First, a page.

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The Menagerie, Part 2

Series : The Original Series Rating : 5
Disc No : 1.3 Episode : 17
First Aired : 24 Nov 1966 Stardate : 3013.1
Director : Marc Daniels Year : 2267
Writers : Gene Roddenberry Season : 1
Guest Cast :
Brett Dunham as Security Chief
Eddie Paskey as Lieutenant Leslie
Ian Reddin as Security guard
Jeffery Hunter as Captain Christopher Pike
Majel Barrett as Number One
Malachi Throne as Commodore Mendez
Sean Kenney as (Injured) Captain Christopher Pike
Susan Oliver as Vina
Moral :
Delusion : Delusion, is better than being disabled
Guest Reviews :
Rating : 4.0000 for 1 reviewsView existing reviewsAdd your own review
YATI : Surely they could have come up with a more sophisticated method of communication for Pike in the 23th century than just flashing a light.

Also, the transporter seems to be making phaser noises, and then Spock has an emotional outburst when only the women are transported.

Great Moment : Spock's complete out manoeuvring of Kirk and the others at the court marshal, and dare one say Vina as the green Orion slave girl?
Body Count : Zero
Factoid : When doing makeup tests for Vina as an orion slave girl, the film kept coming back without the green being visible. The makeup people painted the poor woman ever-brighter shades of green in the hope that it would become visible on film - only to discover that the film processing lab was recolourising her because they didn't know she was meant to be green! This two part episode was made by cutting new footage together with footage from the original pilot episode, which made it look like they had spent all kinds of money on new sets when in fact it was quite cheap to make.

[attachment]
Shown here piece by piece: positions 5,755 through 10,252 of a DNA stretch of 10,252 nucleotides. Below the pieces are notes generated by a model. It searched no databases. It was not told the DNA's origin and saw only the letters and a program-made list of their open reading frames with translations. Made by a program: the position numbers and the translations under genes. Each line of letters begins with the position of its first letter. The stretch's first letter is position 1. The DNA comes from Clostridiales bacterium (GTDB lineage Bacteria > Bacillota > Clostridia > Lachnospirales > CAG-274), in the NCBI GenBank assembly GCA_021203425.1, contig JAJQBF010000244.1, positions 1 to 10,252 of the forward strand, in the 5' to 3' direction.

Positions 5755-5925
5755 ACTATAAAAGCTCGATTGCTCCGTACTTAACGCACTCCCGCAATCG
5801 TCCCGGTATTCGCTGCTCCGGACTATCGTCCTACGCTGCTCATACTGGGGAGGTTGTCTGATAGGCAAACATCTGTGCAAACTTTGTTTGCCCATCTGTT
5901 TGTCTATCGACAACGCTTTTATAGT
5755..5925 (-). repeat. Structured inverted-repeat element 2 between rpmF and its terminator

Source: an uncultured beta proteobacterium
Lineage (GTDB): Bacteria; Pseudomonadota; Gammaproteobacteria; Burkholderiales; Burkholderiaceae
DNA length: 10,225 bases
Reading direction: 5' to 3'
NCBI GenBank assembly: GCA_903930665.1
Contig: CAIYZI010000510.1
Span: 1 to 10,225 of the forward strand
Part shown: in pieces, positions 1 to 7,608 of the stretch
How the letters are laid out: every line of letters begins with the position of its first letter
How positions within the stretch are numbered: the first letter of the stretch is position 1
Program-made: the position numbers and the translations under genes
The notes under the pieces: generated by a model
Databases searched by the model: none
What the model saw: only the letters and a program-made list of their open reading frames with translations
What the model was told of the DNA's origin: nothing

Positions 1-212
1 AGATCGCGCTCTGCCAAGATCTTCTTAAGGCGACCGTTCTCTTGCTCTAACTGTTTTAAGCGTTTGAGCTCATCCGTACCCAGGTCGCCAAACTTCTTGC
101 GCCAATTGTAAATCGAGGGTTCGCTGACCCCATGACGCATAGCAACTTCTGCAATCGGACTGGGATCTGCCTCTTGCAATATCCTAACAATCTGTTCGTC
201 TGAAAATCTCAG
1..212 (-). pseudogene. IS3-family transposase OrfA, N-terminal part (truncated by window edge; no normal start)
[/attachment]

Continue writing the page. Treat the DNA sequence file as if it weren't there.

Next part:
Quote : "You want me to test out my theory on your head?" - Pike to a Talosian, wondering if his weapon is actually working

"Captain Pike has an illusion, and you have reality. May you find your way as pleasant." - Talosian to Kirk.


Plotline

Spock's Court martial reconvenes after a break. The images from Talos continue to be displayed, despite all efforts to prevent it. We continue to see scenes from Captain Pike's original mission to the planet; the Talosians, haven taken him prisoner, force him to relive a recent battle with a Rigellian warrior. Pike surmises that the Talosians are using their power of illusion to create a false situation for their own reasons.

Eventually the trial breaks again so that Pike can rest. Spock confirms that the Talosians want Pike back, though he will not say why this is so. After a rest break the trial resumes; the Talosians continue to use their power of illusion to create scenarios for Pike to experience, each time placing Vina into the situation. Pike resists the various temptations on offer, trying to use anger to block his thoughts. Vina, somewhat sympathetic, tells him that such tactics can work, but only for a time - the Talosians are relentless, and in the end no amount of resistance is enough.

The Talosians, thinking that perhaps Pike needs a wider choice of women to tempt him, abduct Number One and Yeoman Colt from the Enterprise. They offer Pike his choice of any of the women; with the female of his choice he will begin a breeding project intended to produce a race of Talosian humans. However, Pike and the others are able to escape to the surface of the planet.